Big Mormon Temple in Gilbert to Be Open for Public Tours

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An 85,000-square-foot Mormon temple being built in Gilbert will be open for public tours early next year.

Construction of the temple started nearly three years ago, and according to the Church of Jesus Christ of Latter-day Saints, it's the largest temple the church has built in 17 years.

Unless you drive with your eyes closed, you've undoubtedly seen this thing from Loop 202 and Pecos Road, if you've driven through the area in the past couple of years.

According to the church, the public will be able to take a tour of the church from January 18 to February 15, excluding Sundays. A note on one of the LDS website says people will be able to make reservations to tour the temple "in the coming weeks."

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The building is the tallest in the East Valley, at 195 feet high, with an Angel Moroni statue at the top.

Here's part of the church's explanation of the temple:
The highly detailed exterior will feature high quality pre-cast concrete and stone accentuated with fine rustications and beautifully crafted art glass windows. The floor plan includes a sub-basement for mechanical equipment; a basement for the baptistry; a first floor for the entry, dressing rooms and administrative offices; a second floor for the chapel and instruction rooms; and a third floor for marriage rooms and waiting rooms. The wrought-iron fenced grounds will include fountains, shaded plazas and lush landscaping featuring 10 kinds of trees, 5 palm varieties and 24 species of shrubs, groundcovers and vines with trellises, arbors and pergolas placed throughout the site. A meetinghouse was also approved for the site, which will likely be built within two to four years. The two structures will share a 654-car parking lot.

Temples are not constructed with large meeting rooms like a cathedral and are not designed to hold large numbers of people at one time. Rather, they are constructed for smaller groups -- of up to 100 people at a time -- that attend the temple throughout the day. Sometimes several groups may overlap one another at the temple (which is closed on Sundays and Mondays).

In keeping with our standards of temple building, the materials and workmanship will be of the highest quality, and the grounds will be created and maintained to bring a sense of peace and tranquility to those who enjoy the grounds and the surrounding community.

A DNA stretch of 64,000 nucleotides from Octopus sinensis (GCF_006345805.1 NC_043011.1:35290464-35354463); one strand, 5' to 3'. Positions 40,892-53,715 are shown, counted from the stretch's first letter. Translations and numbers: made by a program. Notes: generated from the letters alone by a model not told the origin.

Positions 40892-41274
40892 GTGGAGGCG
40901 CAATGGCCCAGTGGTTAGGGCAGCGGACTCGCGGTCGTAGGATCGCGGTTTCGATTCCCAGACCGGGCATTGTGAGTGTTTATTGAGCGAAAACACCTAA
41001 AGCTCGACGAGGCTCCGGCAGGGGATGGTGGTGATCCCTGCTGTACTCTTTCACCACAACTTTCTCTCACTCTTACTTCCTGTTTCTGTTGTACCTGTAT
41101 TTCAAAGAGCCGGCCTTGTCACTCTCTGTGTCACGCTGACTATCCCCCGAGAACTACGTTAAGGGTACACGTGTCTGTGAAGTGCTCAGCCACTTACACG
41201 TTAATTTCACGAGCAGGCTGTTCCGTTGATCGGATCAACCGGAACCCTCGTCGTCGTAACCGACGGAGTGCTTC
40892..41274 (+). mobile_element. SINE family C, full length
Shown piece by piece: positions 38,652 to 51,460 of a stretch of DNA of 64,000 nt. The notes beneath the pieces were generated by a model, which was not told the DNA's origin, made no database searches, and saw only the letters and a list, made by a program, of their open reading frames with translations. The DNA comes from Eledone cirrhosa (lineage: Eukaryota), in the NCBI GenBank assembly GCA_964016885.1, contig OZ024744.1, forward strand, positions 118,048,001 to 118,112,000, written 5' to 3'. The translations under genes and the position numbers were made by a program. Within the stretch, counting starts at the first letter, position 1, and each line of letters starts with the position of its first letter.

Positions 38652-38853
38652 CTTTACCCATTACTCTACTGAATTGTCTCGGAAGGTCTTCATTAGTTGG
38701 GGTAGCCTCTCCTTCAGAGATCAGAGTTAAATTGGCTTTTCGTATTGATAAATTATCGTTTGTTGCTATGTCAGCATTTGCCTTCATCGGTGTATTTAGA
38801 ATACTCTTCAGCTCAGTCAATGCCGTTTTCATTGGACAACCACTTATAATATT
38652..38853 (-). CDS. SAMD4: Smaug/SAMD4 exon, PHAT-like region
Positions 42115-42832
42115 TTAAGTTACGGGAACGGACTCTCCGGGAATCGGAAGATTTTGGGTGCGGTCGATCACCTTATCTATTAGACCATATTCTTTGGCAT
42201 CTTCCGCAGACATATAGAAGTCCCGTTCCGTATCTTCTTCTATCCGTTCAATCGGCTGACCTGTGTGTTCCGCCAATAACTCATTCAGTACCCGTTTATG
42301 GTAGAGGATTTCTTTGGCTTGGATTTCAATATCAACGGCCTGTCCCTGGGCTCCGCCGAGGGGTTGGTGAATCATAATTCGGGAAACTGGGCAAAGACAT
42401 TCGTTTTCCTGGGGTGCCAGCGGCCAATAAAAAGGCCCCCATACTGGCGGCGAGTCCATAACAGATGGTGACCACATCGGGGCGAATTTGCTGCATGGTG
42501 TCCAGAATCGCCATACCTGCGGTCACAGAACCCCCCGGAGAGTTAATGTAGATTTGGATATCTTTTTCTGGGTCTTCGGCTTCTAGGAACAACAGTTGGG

Although this temple seems absolutely gigantic, the LDS's largest temple, in Salt Lake City, is about 10 times the size, in square feet.

Click here to get all the details on the temple from the LDS church.

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Follow Matthew Hendley on Twitter at @MatthewHendley.

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Carlos M. Morales
Carlos M. Morales

If God rested on the 7th day...does that mean he doesn't go to those places on Sundays ?

Carlos M. Morales
Carlos M. Morales

Is God going to be there in person ? If not , why the hell go see an empty building ?


Can we send these people to Utah? Please?

If they could mind their own business I wouldn't have such an attitude. They don't, though. Our filthy legislature is full of these cockroaches.

Flyer9753 topcommenter

What an eye sore... yuck

As to the tours... are they going to be passing out fairy tales too??


i have no want nor need to such . i get tense even at the Salt Lake place .. if some want, then go for it , i will never 


Will they baptize my dead Jewish grandparents there?

eric.nelson745 topcommenter

I toured the San Diego temple before it was dedicated (or consecrated). It was really gee-whiz inside. The sealing room has no counterpart in Catholicism or Protestantism. It's definitely something to see. Those who love art and design will definitely want to check it out. After the dedication, you can't get in. It'll only be accessible to Mormons. Even if it's your brother or sister who are getting married, you will have to wait outside for them to come out after the ceremonies if you're not a Mormon "in good standing."

yourproductsucks2 topcommenter

bigotry showcased in that post. your parents should be proud.


@yourproductsucks2 My parents are dead. I stand by my assertion. Our state would be a more civilized place with a lot less input from the LDS community.

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